To help us connect to our community, it is helpful to think about our interests, needs, hopes, and look for resources in our community that might help us.

We can use the questionnaire on the following page to help us think about resources in our neighborhood and community.

Building Our Circle

Let's look at our circle chart. Think about ways we can build our circle. Who can we ask? Who would help? Make some notes, draw pictures of people if that helps.

WHO COULD HELP BUILD OUR CIRCLE? A friend, family member, teacher?




People at our church, temple, or synagogue

Business people in the neighborhood

Community leaders or people in organizations

ASSOCIATIONS, GROUPS, AND ORGANIZATIONS. What groups, organizations, businesses, or institutions might there be people who would be willing to help? Where are there people we might be interested in?

Logan Square in Chicago:
One Neighborhood's Experience in Connecting
People with Disabilities to Associations

Logan Square in Chicago is largely Puerto Rican and Polish. It has its share of typical urban problems -- gangs, poverty, etc. Folks at Northwestern University wanted to see if a community initiative could work to pull people at the edge of the community into the center. They chose a "bad" area as a model. This area was picked, also, because it is one of the older city neighborhoods and has an Association of Associations. People in these associations had a rich network of relationships with each other and with many individuals.

The thinking was that if local associations were interested, perhaps local businesses might see people differently. Instead of systems working with systems, we might have advocacy from the community to businesses to help hire people.

The question was: "How do you tell people what you have in mind so as to interest them?" There is no rule. What is critical is to listen to the community. Listen to the language and values of people at the center. Ask: "How does the goal we seek fit the values and language used by people in the community?" Find the values of the community and then fit our goals to them. It will be different in different communities.

In Logan Square a key value of the association of associations was to "be powerful." They wanted to build their constituency of the citizens of Logan Square. And here was the key. We looked at people in the local group homes and asked: "How many of these 47 people are involved?" We found that none were. We were then able to go to the Director of the Association of Associations and say: "These are people you have ignored." She became very interested because we were addressing her own goals. "How do we involve these people?" she asked. And we did not know.

The association does its work via Task Forces. We suggested that they should have a task force on constituency building. She talked to the board. During all this conversation, the word "disability" was never mentioned. We talked about ignored constituents. We did work with her to obtain some funding for an organizer to identify the gifts of marginalized people to bring into community life. On this Task Force, there was no one who knew anything about human service systems.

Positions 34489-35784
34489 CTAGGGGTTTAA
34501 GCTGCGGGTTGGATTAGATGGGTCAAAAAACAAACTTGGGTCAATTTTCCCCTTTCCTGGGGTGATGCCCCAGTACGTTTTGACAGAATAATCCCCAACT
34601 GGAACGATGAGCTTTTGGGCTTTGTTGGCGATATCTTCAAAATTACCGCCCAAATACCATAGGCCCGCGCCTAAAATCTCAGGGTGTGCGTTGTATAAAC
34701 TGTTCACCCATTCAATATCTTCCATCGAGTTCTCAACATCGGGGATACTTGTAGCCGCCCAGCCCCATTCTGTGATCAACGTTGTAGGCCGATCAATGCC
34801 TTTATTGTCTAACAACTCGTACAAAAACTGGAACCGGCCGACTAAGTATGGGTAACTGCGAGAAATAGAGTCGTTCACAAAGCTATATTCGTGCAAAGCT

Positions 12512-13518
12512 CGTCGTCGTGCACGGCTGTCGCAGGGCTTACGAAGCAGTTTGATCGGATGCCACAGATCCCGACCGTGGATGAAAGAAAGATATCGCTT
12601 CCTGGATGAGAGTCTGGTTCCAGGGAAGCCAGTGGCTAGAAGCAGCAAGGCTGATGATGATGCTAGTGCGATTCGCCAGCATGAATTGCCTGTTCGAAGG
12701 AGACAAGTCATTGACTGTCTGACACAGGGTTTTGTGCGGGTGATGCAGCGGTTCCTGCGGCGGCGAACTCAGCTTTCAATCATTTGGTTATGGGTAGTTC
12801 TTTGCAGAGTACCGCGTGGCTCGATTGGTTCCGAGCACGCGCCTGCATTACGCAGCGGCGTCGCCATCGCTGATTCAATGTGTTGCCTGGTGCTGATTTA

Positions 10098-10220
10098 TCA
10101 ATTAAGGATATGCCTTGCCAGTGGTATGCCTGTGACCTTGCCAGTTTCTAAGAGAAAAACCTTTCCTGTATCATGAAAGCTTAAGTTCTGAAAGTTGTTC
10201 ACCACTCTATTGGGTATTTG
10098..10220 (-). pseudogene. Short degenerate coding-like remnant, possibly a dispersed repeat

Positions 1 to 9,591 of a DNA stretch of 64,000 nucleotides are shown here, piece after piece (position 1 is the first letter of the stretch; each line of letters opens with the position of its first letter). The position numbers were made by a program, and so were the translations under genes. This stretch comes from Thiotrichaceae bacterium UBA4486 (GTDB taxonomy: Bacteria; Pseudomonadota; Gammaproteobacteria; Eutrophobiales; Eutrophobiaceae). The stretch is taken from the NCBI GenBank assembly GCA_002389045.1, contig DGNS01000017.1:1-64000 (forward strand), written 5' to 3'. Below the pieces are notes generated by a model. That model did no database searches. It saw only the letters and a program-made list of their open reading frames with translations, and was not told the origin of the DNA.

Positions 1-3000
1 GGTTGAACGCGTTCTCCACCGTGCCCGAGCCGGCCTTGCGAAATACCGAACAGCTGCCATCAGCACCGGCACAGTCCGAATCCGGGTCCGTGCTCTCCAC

A person was hired to function as a community guide who was raised in Logan Square. She was the first high school graduate in her Puerto Rican family. She had previous experience managing low-income housing in the area and knew a lot of people. People in the area loved her. Her name was Rosita de la Rosa. She did not even know what a group home was. She went throughout the community knocking on doors getting to know people, going from one association to the other.

Rosita came back to the group and they decided to start working with three people. They began to imagine the possibilities of introducing these individuals to people in the community. EDDY was the first person. He was a very joyful person. They met. Rosita thought about the place where he was most needed was the least joyful place in the community -- the local hospital. She took him to the hospital administration and introduced him exploring a place where Eddy's joyfulness could be used. Rosita spent time with him looking for places where his gift might best be given. Eddy became involved in delivering the mail in the hospital. He would walk up and down the halls giving people mail and sharing his joyful spirit. The administrator said one day that "Eddy is the only person in the hospital about whom he gets called when he is not there. He is very missed."

Mary McConnell describes the impacts, challenges, and learning of this effort in the life of Lorraine, a woman who lived in a group home.

She used to attend church services with her mother. The Episcopal Church of the Advent has welcomed Lorraine to its congregation -- not to a "special" service for disabled people, but as a regular member. When Mary was first asked if she would take Lorraine to church, she was reluctant to take on the responsibility on a regular basis. "Once I met Lorraine, there was no way I could not take her to church," Mary says now, praising her friend's enthusiasm and her genuine ways. Lorraine has been welcomed by the pastor and the rest of the congregation. The Sunday services and other church activities have become a high point in her life (Community building in Logan Square, p. 11)

Rosita was hired by and works for the community association, not a human service agency. This effort has become an ongoing program of the Logan Square Neighborhood Association. Leaders of the neighborhood association sees this process as improving their community.

Circles of Support

Many of us have people who help us with various aspects of our lives, but seldom do we get everyone together and ask for their help as a group. When we do, however, the results for everyone can be very exciting and powerful.